In the second game you could win big (4% chance of over $120) but also there's a fair chance of losing all your money (51%). Being the more risky game the variance is fairly high.

If you know roulette then the first game is similar to betting Red or Black, and the second is similar to betting one number (although in both cases the casino wins something on any zero).
beachbumbabs
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July 19th, 2019 at 8:35:05 AM permalink
Discussion of personal insults, profanity, and forum rules has been split off to here:

https://wizardofvegas.com/forum/info/help/33335-forum-insults-and-profanity-split/
If the House lost every hand, they wouldn't deal the game.
MonkeyWithpain
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June 5th, 2020 at 12:35:20 PM permalink
I think if there's a big difference between playing in one house and playing in two.
Aaron11
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June 12th, 2024 at 11:51:08 PM permalink
It's important to double-check all the details before confirming the transfer to ensure that the money reaches the correct account. If you have any doubts or questions, it's best to contact your bank for assistance.
charliepatrick
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June 12th, 2024 at 11:58:55 PM permalink
^ the process I use when sending money to someone new is to create a new contact and send them (say) $1.xy . They confirm how many pennies/cents they got. Obviously this doesn稚 stop someone who痴 scamming you.
Dieter
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June 13th, 2024 at 5:22:58 AM permalink
Quote: Aaron11

It's important to double-check all the details before confirming the transfer to ensure that the money reaches the correct account. If you have any doubts or questions, it's best to contact your bank for assistance.
link to original post



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Armani
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June 13th, 2024 at 6:00:31 AM permalink
Playing with one deck (house) versus multiple decks (houses) can affect the game. More decks increase the house edge slightly, making it harder for players to count cards and win consistently.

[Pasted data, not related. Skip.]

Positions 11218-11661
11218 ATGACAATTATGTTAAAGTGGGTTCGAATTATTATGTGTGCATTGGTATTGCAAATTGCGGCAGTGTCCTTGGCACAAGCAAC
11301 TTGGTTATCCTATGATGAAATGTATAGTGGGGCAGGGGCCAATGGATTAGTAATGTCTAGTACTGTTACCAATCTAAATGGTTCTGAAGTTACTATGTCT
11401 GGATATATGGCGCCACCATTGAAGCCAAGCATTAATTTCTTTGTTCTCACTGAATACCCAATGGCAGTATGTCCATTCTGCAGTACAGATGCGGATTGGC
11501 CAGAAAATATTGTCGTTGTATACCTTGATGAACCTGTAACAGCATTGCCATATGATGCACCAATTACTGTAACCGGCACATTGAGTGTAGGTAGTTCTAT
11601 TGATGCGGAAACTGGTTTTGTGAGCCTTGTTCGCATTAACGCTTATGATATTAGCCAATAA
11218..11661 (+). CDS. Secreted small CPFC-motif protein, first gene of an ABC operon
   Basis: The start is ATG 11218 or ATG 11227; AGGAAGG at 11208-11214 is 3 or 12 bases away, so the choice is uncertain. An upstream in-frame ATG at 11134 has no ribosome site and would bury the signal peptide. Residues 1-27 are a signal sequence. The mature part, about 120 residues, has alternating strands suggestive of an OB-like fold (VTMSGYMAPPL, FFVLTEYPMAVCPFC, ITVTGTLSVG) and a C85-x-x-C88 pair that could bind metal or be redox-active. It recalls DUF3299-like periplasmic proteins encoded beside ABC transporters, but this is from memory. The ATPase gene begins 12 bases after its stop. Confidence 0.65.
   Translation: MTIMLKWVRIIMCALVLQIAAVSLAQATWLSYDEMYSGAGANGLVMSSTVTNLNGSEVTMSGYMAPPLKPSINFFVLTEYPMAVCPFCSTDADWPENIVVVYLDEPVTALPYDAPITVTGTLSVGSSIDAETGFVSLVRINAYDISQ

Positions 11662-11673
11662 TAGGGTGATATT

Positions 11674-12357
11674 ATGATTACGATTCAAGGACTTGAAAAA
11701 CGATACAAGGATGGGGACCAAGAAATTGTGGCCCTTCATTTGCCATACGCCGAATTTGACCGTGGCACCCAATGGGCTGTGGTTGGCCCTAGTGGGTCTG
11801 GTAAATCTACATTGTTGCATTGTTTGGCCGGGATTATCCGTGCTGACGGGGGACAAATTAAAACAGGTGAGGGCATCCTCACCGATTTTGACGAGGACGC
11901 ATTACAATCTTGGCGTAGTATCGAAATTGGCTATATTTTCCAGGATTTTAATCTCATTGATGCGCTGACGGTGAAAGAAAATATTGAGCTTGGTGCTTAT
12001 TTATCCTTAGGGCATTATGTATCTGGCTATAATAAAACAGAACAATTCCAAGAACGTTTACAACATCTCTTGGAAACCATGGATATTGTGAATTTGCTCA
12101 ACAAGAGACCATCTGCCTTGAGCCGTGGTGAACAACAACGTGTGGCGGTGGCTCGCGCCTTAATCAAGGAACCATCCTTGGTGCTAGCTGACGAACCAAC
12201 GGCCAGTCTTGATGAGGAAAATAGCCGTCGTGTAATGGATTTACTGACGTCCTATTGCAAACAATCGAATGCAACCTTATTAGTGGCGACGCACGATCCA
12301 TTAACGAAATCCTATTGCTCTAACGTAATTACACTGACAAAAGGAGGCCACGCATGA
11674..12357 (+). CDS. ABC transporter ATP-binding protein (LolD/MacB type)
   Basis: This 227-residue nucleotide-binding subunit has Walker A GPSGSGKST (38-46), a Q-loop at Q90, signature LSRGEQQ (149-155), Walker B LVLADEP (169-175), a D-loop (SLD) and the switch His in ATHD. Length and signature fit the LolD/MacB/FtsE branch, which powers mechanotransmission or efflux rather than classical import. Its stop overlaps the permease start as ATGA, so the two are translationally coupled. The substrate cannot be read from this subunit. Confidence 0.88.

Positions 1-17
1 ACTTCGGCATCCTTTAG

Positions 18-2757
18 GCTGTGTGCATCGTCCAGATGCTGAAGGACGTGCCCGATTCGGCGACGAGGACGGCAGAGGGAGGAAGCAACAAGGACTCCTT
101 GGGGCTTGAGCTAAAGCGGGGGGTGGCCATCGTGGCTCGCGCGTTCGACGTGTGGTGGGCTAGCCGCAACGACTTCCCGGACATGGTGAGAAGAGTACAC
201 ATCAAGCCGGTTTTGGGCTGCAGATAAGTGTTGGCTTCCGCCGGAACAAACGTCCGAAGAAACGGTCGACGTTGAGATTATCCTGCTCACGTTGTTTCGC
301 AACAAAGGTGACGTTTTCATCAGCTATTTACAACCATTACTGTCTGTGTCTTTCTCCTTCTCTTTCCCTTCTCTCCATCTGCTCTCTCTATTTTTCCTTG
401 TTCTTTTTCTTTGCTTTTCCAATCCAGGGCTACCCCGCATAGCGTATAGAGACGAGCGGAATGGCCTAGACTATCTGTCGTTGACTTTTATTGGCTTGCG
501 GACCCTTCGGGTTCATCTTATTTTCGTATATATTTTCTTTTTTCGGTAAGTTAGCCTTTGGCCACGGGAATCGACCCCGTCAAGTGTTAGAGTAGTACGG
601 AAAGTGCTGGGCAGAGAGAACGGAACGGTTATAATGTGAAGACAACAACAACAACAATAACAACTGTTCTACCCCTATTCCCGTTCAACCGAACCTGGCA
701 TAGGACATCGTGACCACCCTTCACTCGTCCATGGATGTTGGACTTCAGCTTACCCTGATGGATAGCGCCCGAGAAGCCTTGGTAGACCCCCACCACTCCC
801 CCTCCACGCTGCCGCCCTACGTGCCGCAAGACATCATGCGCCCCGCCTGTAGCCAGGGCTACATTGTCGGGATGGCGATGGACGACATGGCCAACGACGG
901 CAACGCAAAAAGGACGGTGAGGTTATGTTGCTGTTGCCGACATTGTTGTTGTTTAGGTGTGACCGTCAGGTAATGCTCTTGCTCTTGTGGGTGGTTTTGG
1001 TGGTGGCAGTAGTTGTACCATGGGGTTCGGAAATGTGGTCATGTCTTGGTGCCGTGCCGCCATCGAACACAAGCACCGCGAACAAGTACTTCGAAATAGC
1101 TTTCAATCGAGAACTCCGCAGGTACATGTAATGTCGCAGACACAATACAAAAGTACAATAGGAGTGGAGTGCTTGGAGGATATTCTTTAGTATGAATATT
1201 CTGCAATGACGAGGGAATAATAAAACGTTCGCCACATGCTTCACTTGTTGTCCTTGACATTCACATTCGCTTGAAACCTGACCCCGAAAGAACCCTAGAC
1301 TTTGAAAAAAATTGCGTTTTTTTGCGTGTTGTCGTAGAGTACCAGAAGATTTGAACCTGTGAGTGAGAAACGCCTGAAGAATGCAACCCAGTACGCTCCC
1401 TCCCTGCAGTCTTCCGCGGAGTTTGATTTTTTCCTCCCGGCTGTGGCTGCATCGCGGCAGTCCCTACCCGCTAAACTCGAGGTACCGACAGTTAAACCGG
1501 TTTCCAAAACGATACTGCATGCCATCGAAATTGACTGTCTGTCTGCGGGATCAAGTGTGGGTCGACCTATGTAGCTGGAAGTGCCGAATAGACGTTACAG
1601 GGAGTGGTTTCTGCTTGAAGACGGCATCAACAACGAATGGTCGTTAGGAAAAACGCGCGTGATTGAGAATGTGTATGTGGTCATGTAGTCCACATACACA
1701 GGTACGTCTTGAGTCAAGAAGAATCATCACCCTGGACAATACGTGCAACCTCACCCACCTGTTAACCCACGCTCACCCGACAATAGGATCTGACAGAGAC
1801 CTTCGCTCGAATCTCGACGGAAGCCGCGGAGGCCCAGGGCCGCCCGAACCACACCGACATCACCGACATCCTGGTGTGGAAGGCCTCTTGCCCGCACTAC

I am interested in online gaming. What are some games similar to casino games, and what's new in this genre? Popular casino-like games include Poker, Blackjack, and Roulette.
ChumpChange
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June 13th, 2024 at 10:47:03 AM permalink
I saw a chart recently where if there's one player at a table they could play about 200 hands an hour, and 2 players could play about 150 hands an hour each, and 3 players could play about 100 hands an hour each. So if at a $50 table that isn't 6:5, you could play $50/hand as a lone player for 200 hands an hour, or $10,000/hr bet; $100/hand on two spots at 300 hands an hour, or $30,000/hr bet; and if playing 3 spots requires 5X the minimum, $250/hand at 300 hands an hour, or $75,000/hr bet.

If I'm at a $15 table, I guess I could spread to two spots at $30 each if I was going to bet $60 on a single hand. If I want 3 spots because I'm alone, that'd be $80 on each instead of betting $240 on one hand.
I read somewhere else this quote from a decade ago:
Never bet more than 1/2 of the Table Max.
Never bet more than 1/3 of the Table Max if the joint is sweaty.
Never bet more than 1/4 of the Table Max if you detect heat but have not yet left.

If the table has a $1K max, I may want to bet two spots at $500 instead of one hand at $1K according to this, or bet $500 on 3 spots instead of one hand over the limit at $1.5K.

Another line I read: Generally if your one hand bet is $100, then you can make two hand bets of $75 or three hand bets of around $60 at the same risk of ruin.

I'm not sure I can adapt that into my play but it's not the $100, $50, $33.33 I was expecting.

If I walk up to a $100 table, I can buy-in for 10 bets with $1K for single spot betting. If I divide 10 bets by 3/4 I get 13.33 bets, so I'll round up to 15 bets. For 2 spots I have to double my bet and buy-in for 15X my bet, so $200 for $3K. For 3 spots if I divide 10 bets by 6/10 I get 16.67, so I'll round up to 20 bets. My bets will be $500 and 20X that will be $10K.
Last edited by: ChumpChange on Jun 13, 2024
DRich
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June 13th, 2024 at 5:25:46 PM permalink
Quote: ChumpChange

I saw a chart recently where if there's one player at a table they could play about 200 hands an hour, and 2 players could play about 150 hands an hour each, and 3 players could play about 100 hands an hour each. So if at a $50 table that isn't 6:5, you could play $50/hand as a lone player for 200 hands an hour, or $10,000/hr bet; $100/hand on two spots at 300 hands an hour, or $30,000/hr bet; and if playing 3 spots requires 5X the minimum, $250/hand at 300 hands an hour, or $75,000/hr bet.



If I remember correctly, I think we used to figure around 70 hands per hour for a typical table.
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ChumpChange
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June 13th, 2024 at 5:39:10 PM permalink
That's for 5 players. Full table of 7 players is 52 hands/hr per player. So it halves from 1 to 3 players and again at 7 players. 2 players is 139 hands/hr, not 150 hands/hr like I had rounded up to. I'd post the pic but it's from elsewhere so I can't. I could transcribe it. How about that?




Players Hands/Hr.
1 209
2 139
3 105
4 84
5 70
6 60
7 52
Last edited by: ChumpChange on Jun 13, 2024